[I'm pleased with myself for actually writing something after a long time. I don't know why I keep writing about love; I just write what comes to me.]
After five years I knocked on her door. The door hadn’t changed; the steps leading to it, the fence guarding it from a distance, everything was the same. About the occupant living behind it I didn’t know and couldn’t say. As I stood there I looked patient but really I felt a bit jagged. I looked around, to the neighbor’s house, across the street, down the street: cars lined its opposite end this month.
I heard a voice from within, “Coming”, and I knew it was her. My heart did something: maybe it skipped a beat or maybe it beat twice where it should have beat only once. A few seconds later, with footsteps proceeding closer, the door unlocked and unlatched (and I heard it all very precisely because I was focused on directing my mind to any place away from the heart). I had already opened the screen door (and held it open), so within a second’s time we would be standing facing one another, each holding open a door. I held another door open, just for her, and I was here to find out if that door (to her heart) was open as well for me.
I hadn’t called in advance, so her lack of knowing within an appropriate (but mathematically inexactly defined) sets of moments what to say was entirely excusable.
“Hi,” I replied, “how are you?”
She stood silent; we both still held both doors open. I waited for her to invite me in while contemplating in my head whether I’ll have to ask her to (like they show in movies in awkward moments like these).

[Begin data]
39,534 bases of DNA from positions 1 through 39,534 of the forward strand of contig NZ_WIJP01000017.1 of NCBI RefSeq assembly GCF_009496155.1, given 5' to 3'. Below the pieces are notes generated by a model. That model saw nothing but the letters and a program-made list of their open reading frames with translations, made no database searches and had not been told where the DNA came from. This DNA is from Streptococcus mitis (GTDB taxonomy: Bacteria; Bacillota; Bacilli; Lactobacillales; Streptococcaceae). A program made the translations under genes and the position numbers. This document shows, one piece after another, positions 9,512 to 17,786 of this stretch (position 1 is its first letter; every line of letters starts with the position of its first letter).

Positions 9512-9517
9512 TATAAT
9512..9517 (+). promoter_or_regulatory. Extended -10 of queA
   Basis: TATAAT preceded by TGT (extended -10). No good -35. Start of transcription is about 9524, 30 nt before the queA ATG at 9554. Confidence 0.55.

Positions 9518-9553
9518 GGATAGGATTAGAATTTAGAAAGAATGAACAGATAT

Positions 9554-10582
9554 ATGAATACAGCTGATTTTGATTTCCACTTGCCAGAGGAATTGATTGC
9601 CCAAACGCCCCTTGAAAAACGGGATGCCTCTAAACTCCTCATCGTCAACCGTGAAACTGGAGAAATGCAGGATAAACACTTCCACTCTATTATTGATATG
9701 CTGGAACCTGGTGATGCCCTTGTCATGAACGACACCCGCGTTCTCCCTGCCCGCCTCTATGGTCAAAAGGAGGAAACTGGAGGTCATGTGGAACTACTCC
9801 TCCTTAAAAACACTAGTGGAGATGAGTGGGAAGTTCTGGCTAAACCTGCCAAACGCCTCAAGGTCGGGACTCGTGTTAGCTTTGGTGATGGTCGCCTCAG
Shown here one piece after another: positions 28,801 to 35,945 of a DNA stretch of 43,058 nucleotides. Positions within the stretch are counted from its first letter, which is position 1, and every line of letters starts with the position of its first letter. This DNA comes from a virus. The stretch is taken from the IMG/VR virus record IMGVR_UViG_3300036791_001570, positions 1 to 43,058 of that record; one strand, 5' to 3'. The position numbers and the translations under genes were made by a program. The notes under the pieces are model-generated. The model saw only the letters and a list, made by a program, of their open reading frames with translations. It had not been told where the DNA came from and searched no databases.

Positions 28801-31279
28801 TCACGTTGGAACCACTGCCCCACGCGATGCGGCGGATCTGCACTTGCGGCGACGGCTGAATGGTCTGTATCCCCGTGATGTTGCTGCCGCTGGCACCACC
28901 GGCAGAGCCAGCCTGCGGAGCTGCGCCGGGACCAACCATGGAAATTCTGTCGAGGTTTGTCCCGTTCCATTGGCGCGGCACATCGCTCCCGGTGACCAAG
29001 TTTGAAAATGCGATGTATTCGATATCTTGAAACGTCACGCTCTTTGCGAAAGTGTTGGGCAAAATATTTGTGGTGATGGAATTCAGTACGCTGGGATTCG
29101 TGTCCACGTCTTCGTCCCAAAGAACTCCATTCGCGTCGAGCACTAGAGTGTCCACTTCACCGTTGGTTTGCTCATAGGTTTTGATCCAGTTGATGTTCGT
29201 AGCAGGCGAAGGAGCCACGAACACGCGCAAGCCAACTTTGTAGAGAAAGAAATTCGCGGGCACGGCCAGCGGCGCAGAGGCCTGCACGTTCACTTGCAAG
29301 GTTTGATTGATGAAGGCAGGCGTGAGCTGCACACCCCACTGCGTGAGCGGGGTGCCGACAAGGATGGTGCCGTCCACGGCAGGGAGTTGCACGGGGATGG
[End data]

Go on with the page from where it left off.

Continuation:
“Won’t you ask me to come in?” I finally spoke.
First one door closed and then the other, and we were both inside where I had last been five years ago. The carpet was familiar; the furniture wasn’t. The walls and dimensions were familiar; the smell of the place wasn’t. The lack of another person there was familiar; the sound of barking wasn’t.
“Who’s this?” I asked as I bent down on my knees to pet (what I presumed to be) her dog.
“This is Arial.” Her reply was terse, but I didn’t want to jump to conclusions or premature sentiments. I had come here after much deliberation, so to draw an inference from such a small gesture would be like taking to the sky with a No. 2 pencil.
“Well she’s beautiful,” and with that I stood up to face her. I expected her to ask one of several questions, like “What are you doing here?” or “This is unexpected.” She said nothing; simply stared at me.
“How are you?” I had to break the silence because I was getting the feeling she wouldn’t. I showed up at her door, unexpected, unwarranted, I would have to explain myself without any prodding.
“I’m good. How are you doing?” That surprised me, that she actually asked a question. By this point I had given up on expecting her to carry a conversation, so the fact that she did was a pleasant surprise.
“I’m good too. I just…wanted to see you. It’s been so long.”
“Yeah, it’s been…years” Silence. “You want some tea or something?”
“Sure, tea sounds nice. I hope I’m not disrupting you or anything.” I had always wondered about the likelihood of actually disturbing someone by simply dropping in on them. I took a risk, and not a smart one at that. She could have been at work, out shopping, walking Arial; she could have been having a fight with her husband or lover or friend or family member…she could have been doing one of any number of things.